Wednesday, February 3, 2010

The Persistant Weak Layer (PWL)

The last week and a bit has allowed me some time to escape the wilds of BC to journey down south to UT. Meetings with the AMGA (American Mountain Guides Association), a visit with my parents and catching up with good friends before I return to my semi-hermit existence at my backcountry lodge in British Columbia Valhalla Mountain Touring.

The last 10 days skiing around Utah has been eye opening - 3 avalanche fatalities in the super dicey snowpack that has seasoned avalanche veterans running scared, and cocky locals pushing the limits. The situation in Utah is this: some early season snow sat around in the hills for weeks of high pressure. This created an extremely weak and faceted snowpack that was then pummeled by up to 80" of snow just over 10 days ago. Huge natural avalanches were popping out all over. Ski patrollers were getting caught in bounds, a few unfortunate people lost their lives. But all the while people are skiing in some wild places, pushing the boundaries of what is safe, and maybe even getting away with it. What gives? What is going on? Is it safe out there?

I have alot of thoughts on the topic, as I am an opinionated, IFGMA Mountain Guide and former avalanche forecaster. I know that I am very conservative, but I have also skied my share of big lines in big committing places. The difference I guess is that I have time on my side - I spend around 120 days a year ski touring. I get my fix, my itch is scratched. But when I come down to UT and see what people are skiing with the snowpack they have, it gives me the chills. The problem right now is that we have what is called a Persistent Weak Layer. This faceted snow at the base of the snowpack isn't going anywhere, and it isn't going to heal very quickly either. People may think it will, but if there is one thing I have learned from my time in the hills, it's never, EVER trust a PWL. They stick around, (hence the name Persistent) and just when you least expect it, WHAM! You are in a big avalanche.

And right now is the time in UT that kind of scares me the most. Avalanches have stopped being triggered on a daily basis, there is no new significant loads, people are starting to ski in more radical terrain, but the PWL is still there. The shallow trigger points are out there, just waiting for the 3rd, 10th or 75th skier to hit the sweet spot and pull out a large unsurvivable avalanche. Yikes. Bruce Tremper had a quote in his "Staying Alive in Avalanche Terrain" book that has stayed with me for years now. Since I don't have the book in front of me I will paraphrase. Basically he said if are 99.99% certain that a slope is not going to avalanche, and you ski 1000 slopes with that confidence, then you will get caught 1 time. If I ski a big avalanche slope every day I go out skiing (some days I don't ski any, some I ski quite a few), than that means once every 10 years I will get caught. If I have a 40 year ski touring career, I will get caught 4 times. I don't like those odds. And skiing in avalanche terrain right now in UT is like trying to beat the house in Vegas, but the dice are loaded in the house's favor just slightly.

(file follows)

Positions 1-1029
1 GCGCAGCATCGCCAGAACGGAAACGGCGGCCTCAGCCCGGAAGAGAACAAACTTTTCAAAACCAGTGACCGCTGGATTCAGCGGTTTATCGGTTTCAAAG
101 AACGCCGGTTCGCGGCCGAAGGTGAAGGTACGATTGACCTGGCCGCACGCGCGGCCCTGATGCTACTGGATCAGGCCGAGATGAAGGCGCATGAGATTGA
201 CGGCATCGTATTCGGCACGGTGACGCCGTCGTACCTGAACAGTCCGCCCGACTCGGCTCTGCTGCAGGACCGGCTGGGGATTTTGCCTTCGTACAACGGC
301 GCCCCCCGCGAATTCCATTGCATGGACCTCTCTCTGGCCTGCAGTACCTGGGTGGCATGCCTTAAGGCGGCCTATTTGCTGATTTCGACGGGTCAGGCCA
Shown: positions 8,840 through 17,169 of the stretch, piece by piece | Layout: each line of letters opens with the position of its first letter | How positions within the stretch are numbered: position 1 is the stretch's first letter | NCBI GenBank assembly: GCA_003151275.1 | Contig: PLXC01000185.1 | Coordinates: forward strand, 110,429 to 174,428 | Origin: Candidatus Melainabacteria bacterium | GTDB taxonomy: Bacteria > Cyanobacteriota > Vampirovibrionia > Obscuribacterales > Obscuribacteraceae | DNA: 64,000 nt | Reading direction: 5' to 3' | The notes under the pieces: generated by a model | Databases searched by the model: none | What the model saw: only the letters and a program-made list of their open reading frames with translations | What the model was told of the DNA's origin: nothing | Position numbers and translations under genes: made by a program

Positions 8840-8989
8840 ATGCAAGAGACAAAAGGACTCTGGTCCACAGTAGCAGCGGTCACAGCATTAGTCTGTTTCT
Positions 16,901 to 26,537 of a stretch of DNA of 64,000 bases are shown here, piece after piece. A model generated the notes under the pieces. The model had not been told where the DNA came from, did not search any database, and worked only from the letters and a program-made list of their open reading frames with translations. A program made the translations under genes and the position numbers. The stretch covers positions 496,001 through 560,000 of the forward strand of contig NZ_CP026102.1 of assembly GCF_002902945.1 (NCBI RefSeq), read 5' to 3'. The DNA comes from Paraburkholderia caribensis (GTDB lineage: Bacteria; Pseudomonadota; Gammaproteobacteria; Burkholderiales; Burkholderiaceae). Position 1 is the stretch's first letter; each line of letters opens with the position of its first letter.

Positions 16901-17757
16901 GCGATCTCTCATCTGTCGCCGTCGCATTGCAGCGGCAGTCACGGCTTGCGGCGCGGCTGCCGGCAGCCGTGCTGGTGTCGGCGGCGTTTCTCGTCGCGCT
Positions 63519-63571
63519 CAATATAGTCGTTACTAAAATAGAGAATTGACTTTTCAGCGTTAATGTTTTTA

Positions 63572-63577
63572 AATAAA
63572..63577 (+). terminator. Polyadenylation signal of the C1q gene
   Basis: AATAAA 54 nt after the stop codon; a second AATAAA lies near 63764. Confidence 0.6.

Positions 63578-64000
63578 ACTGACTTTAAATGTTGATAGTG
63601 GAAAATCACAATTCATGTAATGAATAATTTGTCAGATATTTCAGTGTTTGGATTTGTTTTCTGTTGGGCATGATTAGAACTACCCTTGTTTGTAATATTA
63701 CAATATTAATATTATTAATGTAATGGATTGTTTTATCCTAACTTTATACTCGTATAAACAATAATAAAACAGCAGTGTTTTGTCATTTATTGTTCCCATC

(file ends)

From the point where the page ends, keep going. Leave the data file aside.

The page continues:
Part of the bigger picture problem in UT is that skiers here don't regularly ski in a PWL snowpack. The central Wasatch is host to a pretty forgiving snowpack, with the avalanche danger usually associated with new snow wind loading. The PWL doesn't live here very often, it usually just stays at home in places like Colorado. Coloradans are well trained in dealing with the PWL, and they skip through powder meadows, ski the trees, and generally just bide their time until late March/April when the spring conditions start to settle things out. So some folks have stopped seeing slides and are starting to go for it. Maybe an old slide path that has already avalanched is safe - but maybe not. Stop and dig on the reloaded bed surface and see if that PWL is still hiding out.

For now, while I am in UT, I am skiing like a Coloradan. Skiing dust on low angle crust on south aspects during or right after a storm. Steep skiing is confined to TIGHT trees, where on north aspects the powder is soft and deep. LAB (low angle bull sh*t) is the story on sheltered and shady terrain, where I am still having fun, traveling through the hills and staying fit.

Stay safe, dig around, learn about the PWL, and respect it before it schools you.

Kathy proves you don't need to be in the gnar all the time to have fun.

LAB skiing in the sun, so lame, why bother?

It might only be 30 degrees, but the sun was warm and the cold smoke kept getting in my face.

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